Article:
There's a big inventory problem in retail. Can robots help?
The root of the issue is inventory mismanagement. Physical retailers are painfully aware of revenue they lose due to theft, and all major retailers have loss management protocols to minimize the bleeding. But general inventory mismanagement could be a far more pressing issue. According to a new survey, inventory management issues account for far more lost revenue than theft.
The survey, conducted by Wakefield Research and commissioned by robotics company Bossa Nova, includes perspectives from dozens of corporate retail professionals with a title of Director or greater at companies with $500m+ in annual revenue. The results suggest an ongoing catastrophe in how inventory is tracked and forecast in the $1.3 trillion retail sector.
Over 70 percent of those surveyed, for example, stated that inaccurate inventory forecasting is a major issue, resulting in costly supply-demand mismatches. Nearly two-thirds of those surveyed reported some difficulty tracking inventory through the supply chain.
It's not for lack of trying. Over 90 percent of retailers surveyed reported their stores spend more time identifying inventory issues than they do implementing solutions. On ground level, retail employees typically spend more time filling out-of-stock holes on shelves than interacting with customers.
Bossa Nova, the company that commissioned the survey, believes shelf-scanning robots are a crucial part of the answer. Bossa Nova's robots roam stores autonomously and scan merchandise on shelves to help retailers keep track of inventory more efficiently than employees with scanning guns.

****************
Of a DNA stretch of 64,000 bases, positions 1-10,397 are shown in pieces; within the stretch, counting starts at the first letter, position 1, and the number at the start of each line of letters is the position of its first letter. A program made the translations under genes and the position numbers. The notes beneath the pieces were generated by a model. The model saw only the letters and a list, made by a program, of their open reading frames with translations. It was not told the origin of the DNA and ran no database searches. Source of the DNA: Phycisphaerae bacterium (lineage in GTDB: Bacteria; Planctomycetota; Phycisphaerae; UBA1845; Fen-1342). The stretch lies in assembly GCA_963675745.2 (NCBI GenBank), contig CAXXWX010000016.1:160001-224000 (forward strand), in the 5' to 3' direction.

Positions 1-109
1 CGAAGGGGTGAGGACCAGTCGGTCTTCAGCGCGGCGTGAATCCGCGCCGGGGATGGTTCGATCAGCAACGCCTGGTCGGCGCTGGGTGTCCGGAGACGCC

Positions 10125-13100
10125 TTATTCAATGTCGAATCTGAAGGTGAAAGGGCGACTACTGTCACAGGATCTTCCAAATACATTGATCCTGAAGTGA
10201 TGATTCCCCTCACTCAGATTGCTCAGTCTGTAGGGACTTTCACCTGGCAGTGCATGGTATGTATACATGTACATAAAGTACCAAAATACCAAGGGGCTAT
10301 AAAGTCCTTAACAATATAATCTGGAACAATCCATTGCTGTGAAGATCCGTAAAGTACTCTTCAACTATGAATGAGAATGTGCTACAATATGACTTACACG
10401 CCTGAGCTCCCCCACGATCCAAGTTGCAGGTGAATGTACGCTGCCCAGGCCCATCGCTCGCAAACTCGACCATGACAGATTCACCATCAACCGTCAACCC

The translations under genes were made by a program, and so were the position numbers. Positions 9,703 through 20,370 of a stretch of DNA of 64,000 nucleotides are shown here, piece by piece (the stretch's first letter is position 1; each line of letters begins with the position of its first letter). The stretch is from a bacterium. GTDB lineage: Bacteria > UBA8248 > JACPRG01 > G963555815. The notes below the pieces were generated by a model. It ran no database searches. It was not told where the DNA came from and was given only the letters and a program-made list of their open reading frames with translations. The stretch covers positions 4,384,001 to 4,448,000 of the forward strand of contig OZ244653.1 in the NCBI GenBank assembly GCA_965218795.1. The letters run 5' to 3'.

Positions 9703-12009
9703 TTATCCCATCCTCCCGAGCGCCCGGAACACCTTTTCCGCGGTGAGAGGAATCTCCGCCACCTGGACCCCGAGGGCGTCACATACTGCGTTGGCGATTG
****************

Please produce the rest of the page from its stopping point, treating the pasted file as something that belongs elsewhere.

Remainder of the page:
"Inventory accuracy is a never-ending challenge for retailers," says Martin Hitch, Bossa Nova co-founder and chief business officer. "Our data is ground truth for the store and enables retailers to transform store operations, influencing everything from the flow of goods, to the product replenishment process and ultimately, to the customer shopping experience."
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Other companies automating shelf scanning include Simbe, which makes a shelf-scanner called Tally.
On the surface, automating shelf scanning seems almost quaint. But the data these roving robots can collect is invaluable, giving retailers insights about how items are performing in near-real time. That data can help brick-and-mortar stores make smarter forecasting decisions, reducing out-of-stock occurrences and helping stores prune poor-performing items.
Bossa Nova, the market leader in the space, has raised more than $100M. Recently the company signed a major partnership with Walmart to bring store scanning robots to the brick-and-mortar giant.
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